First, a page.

Hospitals across the U.S. are facing critical blood supply shortages. Many blood drives, too, have been postponed due to the COVID-19 pandemic. On Feb. 23, though, Columbia VA hosted its first blood drive of 2022 in partnership with the American Red Cross.

Blood drives like this play an important role in keeping hospitals equipped with the amount of blood they need.

“As far as we’ve come in modern medicine, we still have no real substitute for blood,” said Dr. B. James McCallum, Education Service associate chief of staff. “When there are shortages, we have nowhere else to go. When you donate blood, you are quite literally saving someone’s life.”

Employees of Columbia VA at the American Red Cross blood drive

With the emergency need for blood across the U.S and in South Carolina, employees at the Dorn VA Medical Center were asked to roll up their sleeves and do their part to help with this crisis.

“Important to give what I can.”

“With the blood supply shortage going on right now, I think it is really important to come out and give what I can,” said nurse Kimberley Bond, mobile unit cardiology case manager and recent recipient of the American Red Cross Gallon Pin. “If people don’t step up and donate as often as they can, then someone, somewhere, may not be able to get any blood if they need it.”

Seventy Dorn VA employees donated at the blood drive, resulting in 60 units of blood that will be distributed to hospitals across the nation, with each pint having the capability of saving up to three lives.

Worst blood shortage in over a decade

“American Red Cross is facing a national blood crisis, its worst blood shortage in over a decade, posing a risk to patient care,” said Sally Fox, American Red Cross. “Doctors have been forced to make difficult decisions about who receives blood transfusions and who will need to wait until more products become available. Blood donations are critically needed to help prevent further delays in vital medical treatments. The blood drive today is essential in helping replenish the blood supply.”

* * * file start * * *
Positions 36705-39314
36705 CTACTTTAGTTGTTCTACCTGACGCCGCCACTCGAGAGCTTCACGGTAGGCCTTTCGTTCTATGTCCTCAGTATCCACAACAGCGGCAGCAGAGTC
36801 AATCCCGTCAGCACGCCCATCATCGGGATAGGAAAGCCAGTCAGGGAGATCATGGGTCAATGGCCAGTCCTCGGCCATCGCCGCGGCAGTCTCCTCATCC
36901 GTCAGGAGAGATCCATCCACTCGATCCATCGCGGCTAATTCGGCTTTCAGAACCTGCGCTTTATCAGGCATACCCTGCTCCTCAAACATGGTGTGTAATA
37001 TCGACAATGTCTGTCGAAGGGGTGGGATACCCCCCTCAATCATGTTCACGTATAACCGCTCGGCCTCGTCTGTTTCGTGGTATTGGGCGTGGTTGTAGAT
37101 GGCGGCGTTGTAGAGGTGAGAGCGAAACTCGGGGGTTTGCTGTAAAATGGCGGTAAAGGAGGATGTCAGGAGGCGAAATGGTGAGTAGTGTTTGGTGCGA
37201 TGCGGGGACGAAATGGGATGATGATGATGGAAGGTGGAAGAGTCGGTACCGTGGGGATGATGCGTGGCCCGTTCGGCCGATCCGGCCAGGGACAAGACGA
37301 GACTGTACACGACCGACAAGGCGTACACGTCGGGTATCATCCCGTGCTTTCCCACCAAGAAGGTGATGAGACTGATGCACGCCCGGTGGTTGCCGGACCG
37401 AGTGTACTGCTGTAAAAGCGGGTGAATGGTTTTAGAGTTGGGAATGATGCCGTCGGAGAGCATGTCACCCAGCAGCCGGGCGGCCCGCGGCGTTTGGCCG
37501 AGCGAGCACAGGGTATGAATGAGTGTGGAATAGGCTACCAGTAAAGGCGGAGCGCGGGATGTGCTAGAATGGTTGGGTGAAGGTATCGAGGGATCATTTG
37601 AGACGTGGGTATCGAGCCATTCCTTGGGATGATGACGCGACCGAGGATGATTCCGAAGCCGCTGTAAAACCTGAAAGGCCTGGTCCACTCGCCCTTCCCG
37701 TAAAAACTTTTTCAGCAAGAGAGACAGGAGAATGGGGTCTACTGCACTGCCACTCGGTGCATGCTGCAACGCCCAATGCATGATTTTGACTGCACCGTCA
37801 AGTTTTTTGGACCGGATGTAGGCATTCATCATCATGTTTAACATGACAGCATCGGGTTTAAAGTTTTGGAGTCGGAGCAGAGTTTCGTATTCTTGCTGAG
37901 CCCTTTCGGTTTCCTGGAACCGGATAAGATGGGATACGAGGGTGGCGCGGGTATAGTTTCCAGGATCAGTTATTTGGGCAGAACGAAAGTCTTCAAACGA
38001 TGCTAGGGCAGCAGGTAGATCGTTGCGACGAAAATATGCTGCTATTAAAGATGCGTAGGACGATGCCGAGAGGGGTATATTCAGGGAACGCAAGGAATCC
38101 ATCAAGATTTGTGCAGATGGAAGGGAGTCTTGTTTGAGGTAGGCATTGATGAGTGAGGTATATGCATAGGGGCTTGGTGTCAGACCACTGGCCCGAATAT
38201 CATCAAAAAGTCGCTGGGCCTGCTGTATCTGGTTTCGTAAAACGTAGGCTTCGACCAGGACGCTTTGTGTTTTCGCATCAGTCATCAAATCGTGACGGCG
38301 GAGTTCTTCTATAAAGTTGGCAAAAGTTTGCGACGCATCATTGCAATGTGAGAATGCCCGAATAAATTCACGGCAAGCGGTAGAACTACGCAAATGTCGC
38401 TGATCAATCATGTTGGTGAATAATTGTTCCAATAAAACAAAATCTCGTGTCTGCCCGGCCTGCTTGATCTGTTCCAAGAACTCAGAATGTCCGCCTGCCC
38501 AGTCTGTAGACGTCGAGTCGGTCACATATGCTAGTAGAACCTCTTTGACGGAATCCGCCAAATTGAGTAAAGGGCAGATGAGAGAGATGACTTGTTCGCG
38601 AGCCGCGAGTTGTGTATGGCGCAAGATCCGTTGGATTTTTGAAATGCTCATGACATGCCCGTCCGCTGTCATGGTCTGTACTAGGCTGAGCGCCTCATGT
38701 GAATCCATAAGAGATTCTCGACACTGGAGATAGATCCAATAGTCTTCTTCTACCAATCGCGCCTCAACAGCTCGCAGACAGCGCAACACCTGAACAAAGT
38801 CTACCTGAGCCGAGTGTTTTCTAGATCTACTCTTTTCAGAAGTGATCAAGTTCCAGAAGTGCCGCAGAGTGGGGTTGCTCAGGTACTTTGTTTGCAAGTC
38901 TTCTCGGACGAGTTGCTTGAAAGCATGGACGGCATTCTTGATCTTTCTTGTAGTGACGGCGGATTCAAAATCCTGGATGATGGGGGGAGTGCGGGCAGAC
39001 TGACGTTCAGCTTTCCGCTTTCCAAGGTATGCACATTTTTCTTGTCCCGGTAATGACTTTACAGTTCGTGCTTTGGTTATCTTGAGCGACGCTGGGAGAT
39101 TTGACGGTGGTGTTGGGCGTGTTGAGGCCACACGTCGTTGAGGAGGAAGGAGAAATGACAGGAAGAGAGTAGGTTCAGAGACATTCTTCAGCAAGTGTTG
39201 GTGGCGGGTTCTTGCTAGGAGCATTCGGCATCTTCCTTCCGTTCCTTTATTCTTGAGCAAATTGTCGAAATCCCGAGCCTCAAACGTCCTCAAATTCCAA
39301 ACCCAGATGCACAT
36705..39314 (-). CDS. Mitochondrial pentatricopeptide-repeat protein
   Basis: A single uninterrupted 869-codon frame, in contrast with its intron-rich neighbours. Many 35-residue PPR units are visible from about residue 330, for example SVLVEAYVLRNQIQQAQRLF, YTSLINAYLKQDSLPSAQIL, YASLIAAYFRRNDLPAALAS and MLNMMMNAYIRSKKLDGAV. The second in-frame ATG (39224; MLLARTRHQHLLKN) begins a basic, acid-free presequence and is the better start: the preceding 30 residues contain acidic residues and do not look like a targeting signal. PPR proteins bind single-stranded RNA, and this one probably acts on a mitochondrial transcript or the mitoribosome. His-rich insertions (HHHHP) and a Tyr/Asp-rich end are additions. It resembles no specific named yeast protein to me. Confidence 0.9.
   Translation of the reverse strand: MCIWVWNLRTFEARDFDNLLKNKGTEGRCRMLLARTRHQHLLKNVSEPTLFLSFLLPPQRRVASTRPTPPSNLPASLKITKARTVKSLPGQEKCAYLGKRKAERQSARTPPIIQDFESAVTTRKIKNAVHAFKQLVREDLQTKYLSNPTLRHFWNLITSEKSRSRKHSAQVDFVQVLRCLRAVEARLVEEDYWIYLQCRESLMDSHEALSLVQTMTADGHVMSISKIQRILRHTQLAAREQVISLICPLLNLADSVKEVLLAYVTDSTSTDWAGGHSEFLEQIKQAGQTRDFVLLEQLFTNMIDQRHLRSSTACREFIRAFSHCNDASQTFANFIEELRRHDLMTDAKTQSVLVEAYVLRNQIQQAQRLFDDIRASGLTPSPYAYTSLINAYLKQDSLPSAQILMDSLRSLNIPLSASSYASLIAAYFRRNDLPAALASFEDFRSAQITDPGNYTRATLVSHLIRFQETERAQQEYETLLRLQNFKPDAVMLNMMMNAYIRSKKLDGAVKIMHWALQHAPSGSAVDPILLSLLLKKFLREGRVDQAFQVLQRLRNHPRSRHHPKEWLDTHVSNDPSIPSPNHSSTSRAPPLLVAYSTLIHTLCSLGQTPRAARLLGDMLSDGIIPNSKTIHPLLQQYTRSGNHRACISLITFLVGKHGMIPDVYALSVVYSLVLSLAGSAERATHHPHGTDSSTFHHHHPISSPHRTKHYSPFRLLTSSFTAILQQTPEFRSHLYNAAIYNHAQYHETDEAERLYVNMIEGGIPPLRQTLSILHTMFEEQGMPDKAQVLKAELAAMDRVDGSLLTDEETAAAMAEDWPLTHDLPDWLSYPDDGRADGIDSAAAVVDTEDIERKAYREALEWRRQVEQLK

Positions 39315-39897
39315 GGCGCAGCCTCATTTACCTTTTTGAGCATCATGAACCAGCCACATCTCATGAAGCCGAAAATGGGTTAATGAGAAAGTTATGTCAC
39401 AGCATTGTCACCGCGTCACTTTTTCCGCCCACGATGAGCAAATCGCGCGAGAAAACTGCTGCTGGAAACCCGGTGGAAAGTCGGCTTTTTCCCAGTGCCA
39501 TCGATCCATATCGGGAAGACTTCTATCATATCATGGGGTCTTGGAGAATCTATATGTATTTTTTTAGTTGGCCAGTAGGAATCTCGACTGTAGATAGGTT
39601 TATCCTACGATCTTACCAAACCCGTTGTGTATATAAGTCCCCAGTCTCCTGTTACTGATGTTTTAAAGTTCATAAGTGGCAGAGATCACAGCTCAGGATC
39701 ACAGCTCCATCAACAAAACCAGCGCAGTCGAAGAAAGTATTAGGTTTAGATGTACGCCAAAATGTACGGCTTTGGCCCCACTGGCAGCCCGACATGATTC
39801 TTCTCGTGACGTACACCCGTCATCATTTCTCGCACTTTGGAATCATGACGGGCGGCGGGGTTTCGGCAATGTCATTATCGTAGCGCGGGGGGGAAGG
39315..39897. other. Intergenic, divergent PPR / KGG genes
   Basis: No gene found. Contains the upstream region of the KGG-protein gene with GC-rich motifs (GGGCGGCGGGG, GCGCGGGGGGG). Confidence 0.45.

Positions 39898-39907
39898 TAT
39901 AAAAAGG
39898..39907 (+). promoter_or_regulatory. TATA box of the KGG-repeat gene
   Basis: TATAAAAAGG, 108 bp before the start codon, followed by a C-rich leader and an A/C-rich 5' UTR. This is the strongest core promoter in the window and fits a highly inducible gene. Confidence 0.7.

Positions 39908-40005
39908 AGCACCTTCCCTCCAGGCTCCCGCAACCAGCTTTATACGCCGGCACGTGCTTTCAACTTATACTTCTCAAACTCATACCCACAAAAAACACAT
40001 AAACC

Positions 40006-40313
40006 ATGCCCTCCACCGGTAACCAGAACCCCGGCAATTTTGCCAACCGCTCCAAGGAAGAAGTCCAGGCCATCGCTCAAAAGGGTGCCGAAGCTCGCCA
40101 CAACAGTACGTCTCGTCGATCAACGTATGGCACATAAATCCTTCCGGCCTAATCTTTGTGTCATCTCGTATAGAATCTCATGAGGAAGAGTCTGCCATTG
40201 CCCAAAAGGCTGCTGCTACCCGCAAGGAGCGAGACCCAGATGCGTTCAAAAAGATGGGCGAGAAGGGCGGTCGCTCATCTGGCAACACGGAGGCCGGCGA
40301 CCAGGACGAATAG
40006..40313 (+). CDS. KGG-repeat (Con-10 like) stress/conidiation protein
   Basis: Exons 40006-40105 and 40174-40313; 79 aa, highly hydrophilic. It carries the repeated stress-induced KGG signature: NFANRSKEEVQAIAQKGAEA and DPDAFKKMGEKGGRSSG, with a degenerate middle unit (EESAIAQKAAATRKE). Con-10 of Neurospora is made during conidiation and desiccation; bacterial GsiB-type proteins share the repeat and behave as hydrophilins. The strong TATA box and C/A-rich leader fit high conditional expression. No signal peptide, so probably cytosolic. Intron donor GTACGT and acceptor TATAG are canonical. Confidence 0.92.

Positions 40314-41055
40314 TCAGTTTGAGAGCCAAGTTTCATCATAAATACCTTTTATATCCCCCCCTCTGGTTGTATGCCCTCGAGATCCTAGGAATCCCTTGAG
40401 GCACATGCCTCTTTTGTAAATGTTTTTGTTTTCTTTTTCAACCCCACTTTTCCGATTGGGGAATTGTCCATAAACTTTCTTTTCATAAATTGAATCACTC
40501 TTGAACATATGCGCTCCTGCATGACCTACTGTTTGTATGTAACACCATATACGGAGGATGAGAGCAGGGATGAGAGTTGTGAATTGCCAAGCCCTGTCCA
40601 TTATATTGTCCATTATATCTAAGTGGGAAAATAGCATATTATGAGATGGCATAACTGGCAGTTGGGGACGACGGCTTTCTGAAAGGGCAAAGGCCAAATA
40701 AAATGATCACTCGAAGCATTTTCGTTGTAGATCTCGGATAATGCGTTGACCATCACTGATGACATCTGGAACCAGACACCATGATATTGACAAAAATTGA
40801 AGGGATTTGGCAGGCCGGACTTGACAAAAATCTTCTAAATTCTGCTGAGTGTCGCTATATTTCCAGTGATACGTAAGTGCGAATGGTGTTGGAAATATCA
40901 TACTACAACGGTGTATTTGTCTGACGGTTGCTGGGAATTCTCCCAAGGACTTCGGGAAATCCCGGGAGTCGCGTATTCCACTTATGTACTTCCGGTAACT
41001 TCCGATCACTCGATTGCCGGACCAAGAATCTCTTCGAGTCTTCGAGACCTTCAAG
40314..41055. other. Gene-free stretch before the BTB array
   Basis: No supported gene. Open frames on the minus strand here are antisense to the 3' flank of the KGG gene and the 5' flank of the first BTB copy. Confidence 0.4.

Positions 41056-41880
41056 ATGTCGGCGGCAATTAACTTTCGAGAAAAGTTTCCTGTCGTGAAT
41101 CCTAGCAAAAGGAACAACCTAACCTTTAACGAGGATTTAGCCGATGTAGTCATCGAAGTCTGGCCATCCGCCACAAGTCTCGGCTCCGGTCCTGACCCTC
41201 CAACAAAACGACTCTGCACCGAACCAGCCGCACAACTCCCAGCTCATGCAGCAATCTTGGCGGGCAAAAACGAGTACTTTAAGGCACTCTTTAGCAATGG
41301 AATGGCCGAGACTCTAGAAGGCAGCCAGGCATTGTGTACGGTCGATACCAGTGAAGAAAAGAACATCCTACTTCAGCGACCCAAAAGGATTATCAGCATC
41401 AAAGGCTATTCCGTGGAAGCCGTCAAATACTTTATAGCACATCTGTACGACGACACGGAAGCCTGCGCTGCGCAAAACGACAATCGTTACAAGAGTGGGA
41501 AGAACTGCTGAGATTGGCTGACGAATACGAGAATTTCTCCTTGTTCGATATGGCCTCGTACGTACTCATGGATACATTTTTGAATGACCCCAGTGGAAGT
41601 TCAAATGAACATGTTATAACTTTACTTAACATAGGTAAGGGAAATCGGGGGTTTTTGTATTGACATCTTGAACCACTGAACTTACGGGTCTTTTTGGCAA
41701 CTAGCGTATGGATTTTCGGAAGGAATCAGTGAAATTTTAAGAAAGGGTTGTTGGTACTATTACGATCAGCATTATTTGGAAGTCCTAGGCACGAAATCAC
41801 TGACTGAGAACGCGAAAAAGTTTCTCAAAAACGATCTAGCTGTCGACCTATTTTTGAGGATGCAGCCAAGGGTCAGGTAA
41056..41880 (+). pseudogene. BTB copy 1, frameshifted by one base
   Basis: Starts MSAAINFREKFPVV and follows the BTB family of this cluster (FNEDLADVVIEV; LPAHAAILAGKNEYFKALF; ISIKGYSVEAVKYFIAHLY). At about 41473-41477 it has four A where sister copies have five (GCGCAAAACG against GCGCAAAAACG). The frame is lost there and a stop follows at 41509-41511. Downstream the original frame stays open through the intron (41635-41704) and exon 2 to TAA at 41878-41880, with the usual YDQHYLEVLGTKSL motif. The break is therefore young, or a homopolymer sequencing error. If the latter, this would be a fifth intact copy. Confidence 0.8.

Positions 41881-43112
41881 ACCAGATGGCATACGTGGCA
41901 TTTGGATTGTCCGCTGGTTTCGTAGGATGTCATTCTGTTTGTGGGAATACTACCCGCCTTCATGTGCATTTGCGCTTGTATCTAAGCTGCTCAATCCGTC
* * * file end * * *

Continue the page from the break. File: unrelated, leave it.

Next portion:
Despite the hardships the COVID-19 pandemic have caused for blood drives across the country, this marks the 14th blood drive hosted by Columbia VA since the start of the pandemic in March 2020.

To be eligible to donate blood, a person must be at least 17 (16 with parental consent), be in good health, weigh at least 110 pounds (120 pounds if 16 years old) and present valid photo identification with signature.

Find a blood drive near you.

By Wyatt L. Anthony is a Navy Veteran and public affairs specialist with the Columbia VA

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Published on Mar. 2, 2022

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One Comment

  1. Bobby Siewierski March 2, 2022 at 1:57 pm


    My name is Bobby and I am an Activities Director at Upper Connecticut Valley Hospital in Colebrook NH. Today we had a blood drive and a Veteran came into donate blood. She had questions about stipulations (exposure and medications taken) over in the Gulf that had prevented Veterans from giving blood. Are there any revised restrictions (existing from the Gulf War, Afghanistan and the burn pits) that we should know? As a Veteran I have chosen not to give blood for many years. Is there anything for Veterans to be worried about?

    Where can I find any publications (pamphlets/posters) telling Veterans what to be concerned with and encourage to give blood.

    Maybe a new poster encouraging Veterans to give once more to their nation, give blood if you can.

    Thank you,

    Bobby Siewierski

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